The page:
Calls for Australia to tackle the SDGs with the same urgency as COVID-19
1 July 2020 at 6:09 pm
A new report shows Australia is struggling with sustainable development
Australian governments are being urged to tackle climate change and other environmental issues with the same successful expert-focused approach taken during the COVID-19 crisis.
The call comes on the back of new research showing Australia lagging behind other OECD countries when it comes to tackling the UN Sustainable Development Goals (SDGs), but near the top with its COVID-19 response.
A new report by the UN Sustainable Development Solutions Network (SDSN) ranked Australia 37th out of 166 countries in terms of progress achieving the SDGs – below the UK (13th), New Zealand (16th) and Canada (21st).
Conversely, the report’s COVID-19 pilot index ranked Australia third – behind South Korea and Latvia – with researchers praising the nation’s “intensive public health services”.
Monash University Professor John Thwaites, who is chair of SDSN for Australia, labelled Australia’s SDG ranking of 38 last year as a “wake up call” for the nation.
Thwaites told Pro Bono News that while Australia hasn’t substantially improved on its ranking this year, its COVID-19 response offered a way forward.
“This response demonstrates that when we follow the science and commit to action, we can perform very well,” Thwaites said.
“We should learn the lessons from our good COVID response and apply the same approach to the other big challenges we face like climate change and broader environmental issues.”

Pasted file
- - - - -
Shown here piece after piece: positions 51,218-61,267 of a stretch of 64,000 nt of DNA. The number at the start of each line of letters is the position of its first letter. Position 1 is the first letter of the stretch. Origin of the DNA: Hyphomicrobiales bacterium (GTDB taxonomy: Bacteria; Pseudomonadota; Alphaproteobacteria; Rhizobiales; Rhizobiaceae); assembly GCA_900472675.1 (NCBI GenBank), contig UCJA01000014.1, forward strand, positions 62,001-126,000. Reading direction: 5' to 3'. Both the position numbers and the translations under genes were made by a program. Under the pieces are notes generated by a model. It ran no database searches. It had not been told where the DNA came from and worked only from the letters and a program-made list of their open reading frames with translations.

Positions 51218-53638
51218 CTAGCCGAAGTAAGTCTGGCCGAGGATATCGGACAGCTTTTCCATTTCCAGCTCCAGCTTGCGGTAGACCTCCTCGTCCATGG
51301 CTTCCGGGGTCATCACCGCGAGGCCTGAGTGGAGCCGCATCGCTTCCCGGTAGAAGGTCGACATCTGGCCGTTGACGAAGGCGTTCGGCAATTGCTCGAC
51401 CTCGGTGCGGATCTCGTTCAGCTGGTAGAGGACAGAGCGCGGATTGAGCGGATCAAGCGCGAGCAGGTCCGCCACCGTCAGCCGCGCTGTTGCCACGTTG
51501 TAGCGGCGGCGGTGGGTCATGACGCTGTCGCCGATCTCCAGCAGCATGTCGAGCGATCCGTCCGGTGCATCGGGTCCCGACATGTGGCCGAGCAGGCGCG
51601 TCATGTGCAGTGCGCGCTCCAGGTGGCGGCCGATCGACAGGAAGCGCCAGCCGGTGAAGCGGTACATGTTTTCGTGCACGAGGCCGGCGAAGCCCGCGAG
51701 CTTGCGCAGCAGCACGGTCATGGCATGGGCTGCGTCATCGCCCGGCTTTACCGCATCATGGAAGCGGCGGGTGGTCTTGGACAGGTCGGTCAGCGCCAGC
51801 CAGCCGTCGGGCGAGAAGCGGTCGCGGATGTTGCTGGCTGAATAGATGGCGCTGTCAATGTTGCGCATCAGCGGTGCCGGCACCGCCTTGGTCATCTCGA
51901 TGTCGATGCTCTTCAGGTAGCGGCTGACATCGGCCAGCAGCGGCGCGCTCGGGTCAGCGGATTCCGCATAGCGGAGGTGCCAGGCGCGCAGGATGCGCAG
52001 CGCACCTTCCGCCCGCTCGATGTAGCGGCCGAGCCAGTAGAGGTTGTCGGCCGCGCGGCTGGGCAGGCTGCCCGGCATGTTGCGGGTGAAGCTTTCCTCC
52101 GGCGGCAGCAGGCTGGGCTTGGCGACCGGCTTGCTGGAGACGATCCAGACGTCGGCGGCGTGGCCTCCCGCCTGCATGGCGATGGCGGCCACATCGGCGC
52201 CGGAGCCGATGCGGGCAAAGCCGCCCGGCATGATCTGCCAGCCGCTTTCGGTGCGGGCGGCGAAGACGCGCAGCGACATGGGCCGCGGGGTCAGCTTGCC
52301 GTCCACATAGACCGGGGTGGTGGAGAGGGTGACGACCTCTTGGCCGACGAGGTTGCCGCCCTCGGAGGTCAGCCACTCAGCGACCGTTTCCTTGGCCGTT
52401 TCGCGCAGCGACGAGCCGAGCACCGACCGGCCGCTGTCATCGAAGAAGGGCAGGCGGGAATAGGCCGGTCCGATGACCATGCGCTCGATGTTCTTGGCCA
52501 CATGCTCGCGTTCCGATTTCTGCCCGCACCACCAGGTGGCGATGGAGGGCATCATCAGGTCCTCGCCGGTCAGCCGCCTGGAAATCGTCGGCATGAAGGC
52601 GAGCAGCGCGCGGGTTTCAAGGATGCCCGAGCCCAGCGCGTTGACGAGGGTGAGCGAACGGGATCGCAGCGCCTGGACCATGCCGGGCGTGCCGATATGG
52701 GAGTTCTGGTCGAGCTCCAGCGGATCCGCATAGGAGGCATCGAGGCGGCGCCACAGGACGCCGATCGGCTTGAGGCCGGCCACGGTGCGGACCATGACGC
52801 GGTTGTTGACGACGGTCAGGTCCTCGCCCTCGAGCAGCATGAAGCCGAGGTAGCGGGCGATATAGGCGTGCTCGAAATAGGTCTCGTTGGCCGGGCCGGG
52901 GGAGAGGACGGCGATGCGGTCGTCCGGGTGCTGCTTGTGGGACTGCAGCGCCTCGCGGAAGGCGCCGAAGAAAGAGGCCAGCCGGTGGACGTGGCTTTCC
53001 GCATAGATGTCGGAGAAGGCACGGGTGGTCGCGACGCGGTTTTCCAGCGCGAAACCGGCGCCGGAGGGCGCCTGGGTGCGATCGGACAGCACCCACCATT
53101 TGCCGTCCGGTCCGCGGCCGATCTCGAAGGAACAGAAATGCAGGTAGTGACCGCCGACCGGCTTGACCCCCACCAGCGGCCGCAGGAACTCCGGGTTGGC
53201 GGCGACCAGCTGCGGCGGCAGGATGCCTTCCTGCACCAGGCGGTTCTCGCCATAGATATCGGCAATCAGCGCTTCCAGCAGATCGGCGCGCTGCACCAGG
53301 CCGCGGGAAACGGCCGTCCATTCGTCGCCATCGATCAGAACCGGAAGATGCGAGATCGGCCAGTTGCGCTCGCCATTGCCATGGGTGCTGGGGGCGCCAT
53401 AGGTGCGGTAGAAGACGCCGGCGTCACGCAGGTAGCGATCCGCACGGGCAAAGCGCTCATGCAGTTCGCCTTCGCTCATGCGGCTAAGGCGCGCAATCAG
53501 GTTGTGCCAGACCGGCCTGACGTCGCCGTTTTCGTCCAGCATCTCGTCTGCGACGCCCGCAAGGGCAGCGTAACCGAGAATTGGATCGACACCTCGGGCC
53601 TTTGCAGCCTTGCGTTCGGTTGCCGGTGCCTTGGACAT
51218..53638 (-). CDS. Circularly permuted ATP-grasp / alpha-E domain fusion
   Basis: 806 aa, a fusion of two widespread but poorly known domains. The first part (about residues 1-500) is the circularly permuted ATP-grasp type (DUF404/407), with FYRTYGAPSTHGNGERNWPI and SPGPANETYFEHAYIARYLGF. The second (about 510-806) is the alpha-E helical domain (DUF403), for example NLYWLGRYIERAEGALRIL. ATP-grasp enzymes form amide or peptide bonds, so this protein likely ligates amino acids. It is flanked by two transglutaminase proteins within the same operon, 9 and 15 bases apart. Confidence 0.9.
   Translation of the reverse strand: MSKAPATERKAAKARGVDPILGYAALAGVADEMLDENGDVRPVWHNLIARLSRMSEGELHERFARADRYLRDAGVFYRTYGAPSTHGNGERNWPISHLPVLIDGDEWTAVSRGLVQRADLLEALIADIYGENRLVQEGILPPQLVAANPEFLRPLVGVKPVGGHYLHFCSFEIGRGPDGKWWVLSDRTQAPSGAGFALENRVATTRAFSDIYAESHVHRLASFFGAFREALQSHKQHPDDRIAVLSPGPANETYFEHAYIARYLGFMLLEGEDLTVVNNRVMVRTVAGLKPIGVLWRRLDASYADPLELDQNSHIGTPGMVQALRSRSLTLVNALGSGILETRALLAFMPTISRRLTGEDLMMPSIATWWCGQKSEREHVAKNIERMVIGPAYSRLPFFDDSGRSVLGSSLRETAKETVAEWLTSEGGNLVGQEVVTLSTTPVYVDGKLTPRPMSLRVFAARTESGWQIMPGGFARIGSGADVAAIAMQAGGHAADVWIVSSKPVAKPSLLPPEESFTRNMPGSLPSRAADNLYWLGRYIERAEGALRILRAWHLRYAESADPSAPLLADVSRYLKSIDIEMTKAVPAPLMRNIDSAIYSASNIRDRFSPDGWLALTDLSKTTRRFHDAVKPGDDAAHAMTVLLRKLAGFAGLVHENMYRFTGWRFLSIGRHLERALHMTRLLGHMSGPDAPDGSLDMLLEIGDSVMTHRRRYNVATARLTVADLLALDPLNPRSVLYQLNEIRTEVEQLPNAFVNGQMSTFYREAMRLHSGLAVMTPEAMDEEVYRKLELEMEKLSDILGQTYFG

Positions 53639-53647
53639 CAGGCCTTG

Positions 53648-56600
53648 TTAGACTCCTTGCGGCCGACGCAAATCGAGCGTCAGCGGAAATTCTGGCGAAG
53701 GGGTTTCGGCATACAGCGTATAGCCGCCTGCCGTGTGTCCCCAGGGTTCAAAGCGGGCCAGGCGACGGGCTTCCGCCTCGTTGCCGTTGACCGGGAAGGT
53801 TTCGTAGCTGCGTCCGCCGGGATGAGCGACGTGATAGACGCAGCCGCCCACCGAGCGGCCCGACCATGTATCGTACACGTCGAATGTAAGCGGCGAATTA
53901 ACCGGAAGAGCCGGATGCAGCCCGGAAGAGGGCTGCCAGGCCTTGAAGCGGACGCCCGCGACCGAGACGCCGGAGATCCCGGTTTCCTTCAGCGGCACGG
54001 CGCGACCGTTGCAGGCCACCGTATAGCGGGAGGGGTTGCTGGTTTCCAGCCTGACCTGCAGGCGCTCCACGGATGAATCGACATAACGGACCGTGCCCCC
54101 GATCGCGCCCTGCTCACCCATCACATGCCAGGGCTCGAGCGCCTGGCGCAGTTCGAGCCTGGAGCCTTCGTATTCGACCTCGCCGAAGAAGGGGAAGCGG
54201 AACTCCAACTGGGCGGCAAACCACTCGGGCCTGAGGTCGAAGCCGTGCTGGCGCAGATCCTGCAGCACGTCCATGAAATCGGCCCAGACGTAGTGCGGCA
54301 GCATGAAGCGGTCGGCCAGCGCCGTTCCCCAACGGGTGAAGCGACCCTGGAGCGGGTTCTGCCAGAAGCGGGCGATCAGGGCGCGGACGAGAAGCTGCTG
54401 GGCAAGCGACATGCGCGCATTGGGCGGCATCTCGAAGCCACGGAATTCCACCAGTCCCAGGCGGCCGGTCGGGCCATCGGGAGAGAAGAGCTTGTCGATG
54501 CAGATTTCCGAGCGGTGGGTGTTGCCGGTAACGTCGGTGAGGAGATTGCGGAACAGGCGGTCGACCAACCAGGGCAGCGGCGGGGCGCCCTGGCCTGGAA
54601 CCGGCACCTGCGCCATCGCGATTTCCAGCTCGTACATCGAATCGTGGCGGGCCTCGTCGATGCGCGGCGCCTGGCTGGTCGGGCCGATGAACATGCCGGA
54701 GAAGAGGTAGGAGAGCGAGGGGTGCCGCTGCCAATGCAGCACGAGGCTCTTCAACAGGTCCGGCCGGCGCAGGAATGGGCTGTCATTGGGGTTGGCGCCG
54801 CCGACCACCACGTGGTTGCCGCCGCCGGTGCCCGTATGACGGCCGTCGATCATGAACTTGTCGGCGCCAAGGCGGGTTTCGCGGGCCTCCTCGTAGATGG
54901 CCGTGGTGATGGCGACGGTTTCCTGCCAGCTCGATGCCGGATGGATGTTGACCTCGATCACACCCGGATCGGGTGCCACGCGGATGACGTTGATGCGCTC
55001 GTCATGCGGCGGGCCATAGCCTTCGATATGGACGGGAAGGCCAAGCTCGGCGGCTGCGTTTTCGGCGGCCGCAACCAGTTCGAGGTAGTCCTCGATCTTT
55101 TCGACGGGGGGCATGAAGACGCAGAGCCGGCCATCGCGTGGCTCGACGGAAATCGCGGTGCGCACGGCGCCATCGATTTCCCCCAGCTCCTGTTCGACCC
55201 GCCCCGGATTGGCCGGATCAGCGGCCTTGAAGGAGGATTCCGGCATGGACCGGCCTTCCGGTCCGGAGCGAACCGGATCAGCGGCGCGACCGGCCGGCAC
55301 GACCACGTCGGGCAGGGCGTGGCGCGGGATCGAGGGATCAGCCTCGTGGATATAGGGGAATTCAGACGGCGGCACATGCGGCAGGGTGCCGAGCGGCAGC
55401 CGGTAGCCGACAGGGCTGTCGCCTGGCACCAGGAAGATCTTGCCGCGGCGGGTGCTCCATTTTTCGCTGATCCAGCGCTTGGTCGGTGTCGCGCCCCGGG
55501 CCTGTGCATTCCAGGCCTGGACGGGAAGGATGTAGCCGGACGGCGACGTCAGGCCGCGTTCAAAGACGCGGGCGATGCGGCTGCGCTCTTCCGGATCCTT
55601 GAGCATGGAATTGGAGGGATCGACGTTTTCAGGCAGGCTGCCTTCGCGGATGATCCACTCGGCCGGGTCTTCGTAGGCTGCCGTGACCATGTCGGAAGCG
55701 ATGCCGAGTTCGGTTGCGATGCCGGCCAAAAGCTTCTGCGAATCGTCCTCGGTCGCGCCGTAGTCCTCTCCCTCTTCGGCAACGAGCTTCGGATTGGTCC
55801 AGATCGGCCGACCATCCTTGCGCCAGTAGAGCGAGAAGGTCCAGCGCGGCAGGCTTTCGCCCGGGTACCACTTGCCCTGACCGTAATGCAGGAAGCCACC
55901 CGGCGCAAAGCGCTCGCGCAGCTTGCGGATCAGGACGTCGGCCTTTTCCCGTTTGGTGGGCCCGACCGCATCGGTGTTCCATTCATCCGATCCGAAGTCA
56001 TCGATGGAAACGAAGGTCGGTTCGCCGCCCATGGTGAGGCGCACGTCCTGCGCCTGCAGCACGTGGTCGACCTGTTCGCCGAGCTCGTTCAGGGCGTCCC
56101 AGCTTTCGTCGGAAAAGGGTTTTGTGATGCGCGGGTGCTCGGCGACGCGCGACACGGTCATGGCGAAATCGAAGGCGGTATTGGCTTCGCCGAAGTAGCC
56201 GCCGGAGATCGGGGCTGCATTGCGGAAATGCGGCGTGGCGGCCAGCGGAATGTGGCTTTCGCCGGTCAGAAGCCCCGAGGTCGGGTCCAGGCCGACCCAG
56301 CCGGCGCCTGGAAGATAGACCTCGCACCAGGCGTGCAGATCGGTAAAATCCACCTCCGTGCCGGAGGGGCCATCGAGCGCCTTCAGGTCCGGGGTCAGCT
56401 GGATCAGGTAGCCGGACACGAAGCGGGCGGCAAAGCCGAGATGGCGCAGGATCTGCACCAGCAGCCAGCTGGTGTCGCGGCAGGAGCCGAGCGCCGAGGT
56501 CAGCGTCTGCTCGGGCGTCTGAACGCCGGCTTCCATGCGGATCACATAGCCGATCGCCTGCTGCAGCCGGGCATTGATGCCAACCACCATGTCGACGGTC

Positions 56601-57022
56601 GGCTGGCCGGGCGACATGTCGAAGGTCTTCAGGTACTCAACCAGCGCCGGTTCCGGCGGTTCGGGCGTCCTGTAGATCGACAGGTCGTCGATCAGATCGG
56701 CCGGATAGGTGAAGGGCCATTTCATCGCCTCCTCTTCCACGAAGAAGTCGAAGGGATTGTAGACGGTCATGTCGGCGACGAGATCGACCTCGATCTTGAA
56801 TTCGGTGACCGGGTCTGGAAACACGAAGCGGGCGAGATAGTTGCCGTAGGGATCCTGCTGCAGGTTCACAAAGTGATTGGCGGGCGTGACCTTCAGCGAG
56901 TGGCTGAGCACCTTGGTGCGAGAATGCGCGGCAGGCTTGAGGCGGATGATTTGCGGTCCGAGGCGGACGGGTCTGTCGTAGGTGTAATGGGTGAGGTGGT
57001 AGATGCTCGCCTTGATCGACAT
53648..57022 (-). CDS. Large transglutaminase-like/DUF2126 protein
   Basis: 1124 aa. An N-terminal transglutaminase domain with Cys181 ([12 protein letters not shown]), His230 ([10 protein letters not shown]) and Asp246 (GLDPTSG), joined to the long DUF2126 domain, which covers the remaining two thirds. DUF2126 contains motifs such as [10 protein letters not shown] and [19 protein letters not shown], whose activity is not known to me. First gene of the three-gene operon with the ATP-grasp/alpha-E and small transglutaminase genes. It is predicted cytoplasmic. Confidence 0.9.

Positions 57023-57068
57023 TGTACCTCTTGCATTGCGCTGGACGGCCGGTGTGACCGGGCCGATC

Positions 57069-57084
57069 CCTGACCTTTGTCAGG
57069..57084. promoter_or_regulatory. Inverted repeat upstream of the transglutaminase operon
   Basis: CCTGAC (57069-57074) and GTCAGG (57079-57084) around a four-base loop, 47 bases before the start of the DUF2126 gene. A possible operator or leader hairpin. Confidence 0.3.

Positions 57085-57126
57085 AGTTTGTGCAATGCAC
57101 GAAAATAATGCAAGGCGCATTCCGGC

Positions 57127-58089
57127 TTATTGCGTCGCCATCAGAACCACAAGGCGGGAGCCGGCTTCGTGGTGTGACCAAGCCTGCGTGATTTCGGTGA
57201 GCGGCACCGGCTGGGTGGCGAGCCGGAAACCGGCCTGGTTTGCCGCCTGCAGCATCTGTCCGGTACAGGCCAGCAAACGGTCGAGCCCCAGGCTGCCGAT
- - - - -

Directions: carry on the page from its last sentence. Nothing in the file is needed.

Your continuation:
The report said Australia performed poorly on SDGs around alleviating hunger, affordable and clean energy, responsible consumption and production, and climate action.
But Australia performed best in SDG 3 – good health and wellbeing – which Thwaites said was a key reason for Australia’s strong COVID response.
He said performing better in other areas required a similar level of urgency and investment.
“We need to listen to the experts. We need to invest in good research and we need to act now and not delay,” he said.
“One of the factors in Australia’s good response was quick action, and COVID has shown that there’s no turning back time with COVID.
“And similarly with climate change, if we don’t make the decisions now and act quickly, we’ll regret it later.”
However despite Australia’s strong COVID response, Thwaites warned there were still major challenges ahead.
He said the devastation of the pandemic was likely to increase poverty and inequality in Australia.
“This really makes it important that we work even harder on those goals, which we haven’t been performing well on,” he said.
“And we need to heed the lessons of this SDG index, which shows we can do much better as many other OECD countries have done.”